To put it differently, traditional newspapers still enjoy returns to scale on the production side that make it unbelievably expensive to compete on the same news. That is why it is possible for specialty blogs to garner a following but generalized local outfits to be limited (although I don’t know the numbers on readership for examples like http://www.stlbeacon.org/, it has focused less on the day-to-day type news and more on long stories with less overall content).

    An apt metaphor might be a pond with a monster fish (local newspaper) and many smaller fish (blogs, TV & Radio websites, etc.) – the monster fish eats up a lot of the feed and the small fish have to specialize. Indeed no small fish is able to eat enough to displace the monster fish because it eats most of the feed. The day when the monster dies is the day one of those small fish can start feasting. The question is whether these small fish will be competitive enough to keep each other tiny, or one will be able to grow larger than others.

    FONeros do point out a hard fact that will shape the future. Part of the old nexus, Advertisers, can bypass the publisher process by building their own or using Google as an alternative platform.

    Whatever might happen, we will see.

  10. Nerding out with Page One | Edmonton Journal Says:

    [...] of screen time. I strongly recommend three blog posts of his on the subject. His most recent — Institutions, Confidence, and the News Crisis — is a response to a widely read piece by Dean Starkman criticizing the “future of [...]

  11. A defense of ‘the future of news’ « Newsroom With A View Says:

    [...] 12/5/11 UPDATE: Clay Shirky himself has weighed in: [...]

  12. BH in MA Says:

    I stopped reading the newspaper 10 years ago and I consider myself better informed now than ever before in my life partly BECAUSE I stopped getting the majority of my news from traditional sources. Also, these days I would be hard pressed to tell you exactly where I get my news. “From all over” seems to be the best answer. In the same day I might see an item on CNN.com, read someone’s critique of the article, read a more thorough article on an alternate site and read an eyewitness account or see video from someone who was at the scene.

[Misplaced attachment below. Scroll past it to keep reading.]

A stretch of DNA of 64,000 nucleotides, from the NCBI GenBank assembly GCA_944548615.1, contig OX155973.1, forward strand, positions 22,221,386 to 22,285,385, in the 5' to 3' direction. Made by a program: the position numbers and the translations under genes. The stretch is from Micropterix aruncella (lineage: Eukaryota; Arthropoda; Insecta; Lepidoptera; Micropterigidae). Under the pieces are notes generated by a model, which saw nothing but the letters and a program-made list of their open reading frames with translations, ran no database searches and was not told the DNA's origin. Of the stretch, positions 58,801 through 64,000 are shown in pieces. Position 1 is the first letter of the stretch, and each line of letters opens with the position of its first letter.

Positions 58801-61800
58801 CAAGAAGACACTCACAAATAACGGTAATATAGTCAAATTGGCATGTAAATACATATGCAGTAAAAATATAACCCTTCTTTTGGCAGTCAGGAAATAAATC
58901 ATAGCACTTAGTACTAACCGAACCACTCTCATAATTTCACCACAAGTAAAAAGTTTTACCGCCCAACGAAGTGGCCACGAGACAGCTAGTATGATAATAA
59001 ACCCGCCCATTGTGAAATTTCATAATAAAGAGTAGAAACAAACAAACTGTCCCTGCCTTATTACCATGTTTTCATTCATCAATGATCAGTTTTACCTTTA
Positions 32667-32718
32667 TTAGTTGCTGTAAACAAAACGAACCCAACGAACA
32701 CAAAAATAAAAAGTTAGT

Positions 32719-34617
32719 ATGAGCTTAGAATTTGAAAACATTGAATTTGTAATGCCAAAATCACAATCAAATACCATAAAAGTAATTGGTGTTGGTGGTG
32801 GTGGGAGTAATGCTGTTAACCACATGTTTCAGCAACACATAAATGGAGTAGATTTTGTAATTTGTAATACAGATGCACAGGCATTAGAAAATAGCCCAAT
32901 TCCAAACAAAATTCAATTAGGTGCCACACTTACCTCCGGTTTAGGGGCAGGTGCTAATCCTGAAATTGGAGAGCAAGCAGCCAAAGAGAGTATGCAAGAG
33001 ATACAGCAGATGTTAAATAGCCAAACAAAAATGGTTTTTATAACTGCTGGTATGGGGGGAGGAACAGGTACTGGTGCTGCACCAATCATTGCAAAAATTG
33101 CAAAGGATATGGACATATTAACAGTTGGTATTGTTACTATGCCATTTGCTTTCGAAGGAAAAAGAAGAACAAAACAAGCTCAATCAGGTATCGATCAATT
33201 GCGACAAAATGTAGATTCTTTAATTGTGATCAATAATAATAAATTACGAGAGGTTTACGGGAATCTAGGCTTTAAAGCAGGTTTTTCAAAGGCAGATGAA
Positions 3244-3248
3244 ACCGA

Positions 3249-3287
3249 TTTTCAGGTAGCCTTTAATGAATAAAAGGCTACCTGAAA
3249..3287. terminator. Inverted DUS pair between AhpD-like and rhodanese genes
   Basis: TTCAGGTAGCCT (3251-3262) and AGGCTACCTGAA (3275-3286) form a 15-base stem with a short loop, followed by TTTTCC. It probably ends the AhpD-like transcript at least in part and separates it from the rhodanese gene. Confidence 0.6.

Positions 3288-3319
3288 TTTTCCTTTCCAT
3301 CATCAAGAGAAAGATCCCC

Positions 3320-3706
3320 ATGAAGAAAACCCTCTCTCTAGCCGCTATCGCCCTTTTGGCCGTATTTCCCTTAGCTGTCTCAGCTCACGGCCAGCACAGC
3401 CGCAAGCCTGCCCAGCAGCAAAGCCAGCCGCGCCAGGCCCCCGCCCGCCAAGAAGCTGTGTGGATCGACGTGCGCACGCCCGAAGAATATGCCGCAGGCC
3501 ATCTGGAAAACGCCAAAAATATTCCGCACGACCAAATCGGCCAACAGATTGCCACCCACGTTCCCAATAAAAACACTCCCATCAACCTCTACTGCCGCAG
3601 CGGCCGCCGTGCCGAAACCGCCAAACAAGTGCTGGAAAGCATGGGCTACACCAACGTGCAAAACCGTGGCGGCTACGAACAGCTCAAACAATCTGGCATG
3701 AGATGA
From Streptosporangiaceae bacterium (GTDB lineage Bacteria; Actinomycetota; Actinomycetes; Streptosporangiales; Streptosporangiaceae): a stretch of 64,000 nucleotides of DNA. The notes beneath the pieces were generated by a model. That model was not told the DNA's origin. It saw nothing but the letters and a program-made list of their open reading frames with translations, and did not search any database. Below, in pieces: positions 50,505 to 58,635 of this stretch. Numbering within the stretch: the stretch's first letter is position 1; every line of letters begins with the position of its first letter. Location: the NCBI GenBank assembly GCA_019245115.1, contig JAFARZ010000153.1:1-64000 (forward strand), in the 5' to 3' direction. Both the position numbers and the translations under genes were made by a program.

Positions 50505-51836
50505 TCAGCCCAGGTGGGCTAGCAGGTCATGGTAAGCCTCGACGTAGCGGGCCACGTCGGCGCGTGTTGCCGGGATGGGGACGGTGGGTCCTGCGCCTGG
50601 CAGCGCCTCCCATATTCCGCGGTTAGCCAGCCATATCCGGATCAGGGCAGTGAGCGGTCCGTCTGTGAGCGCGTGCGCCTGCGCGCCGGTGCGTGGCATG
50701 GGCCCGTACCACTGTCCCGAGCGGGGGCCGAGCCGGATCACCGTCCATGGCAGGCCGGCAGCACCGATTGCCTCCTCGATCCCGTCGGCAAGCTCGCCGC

13. Stephen Strauss Says:

    One reason the FON versus GODON (Good Old Days of Newspapers) debate is so passionate is that we are going through a technological switchover that doesn’t mimic what past, and seemingly similar technological eruptions have done. That is: Make everything in the future ineluctably better than everything in the past. Compare for example print newspapers versus internet news to the contests between horse drawn carriages and cars, typewriters and computers, printed maps and GPS’s. In the latter three examples it quickly became clear that what you were getting with technological change was not something a little better but something truly betterisimo.
    Therefore people not just embraced change; they scorned as luddites those who didn’t. It is not yet clear with the rise of internet news that readers are going to get an authenticated, intelligently revised, objectified (if not objective) view on the world, That is that they are going to continue to get what at least some of them value in today’s daily newspaper.
    Thus the paradox. The business model of old-style print newspapers seems broken, but that is not the same as saying that free internet news is intrinsically informationally better than what the old business model and old technologically produced.
    So what you (well I) regularly feel with the internet is that you get a less valuable product but since you get it for free, you are required to accept less. That’s not the transparent benefit of computers and typewriters and GPSs and printed maps. That’s more like those revolutions which continue to trouble us and continue to generate not just angst but – to continue the verbal mangling –angstissimo.
    Think: Locally grown organic versus foreign imported non-organic food; solar powered cars versus fossil-fuel powered cars; tests that catch some prostate cancers early but produce false positives with many more.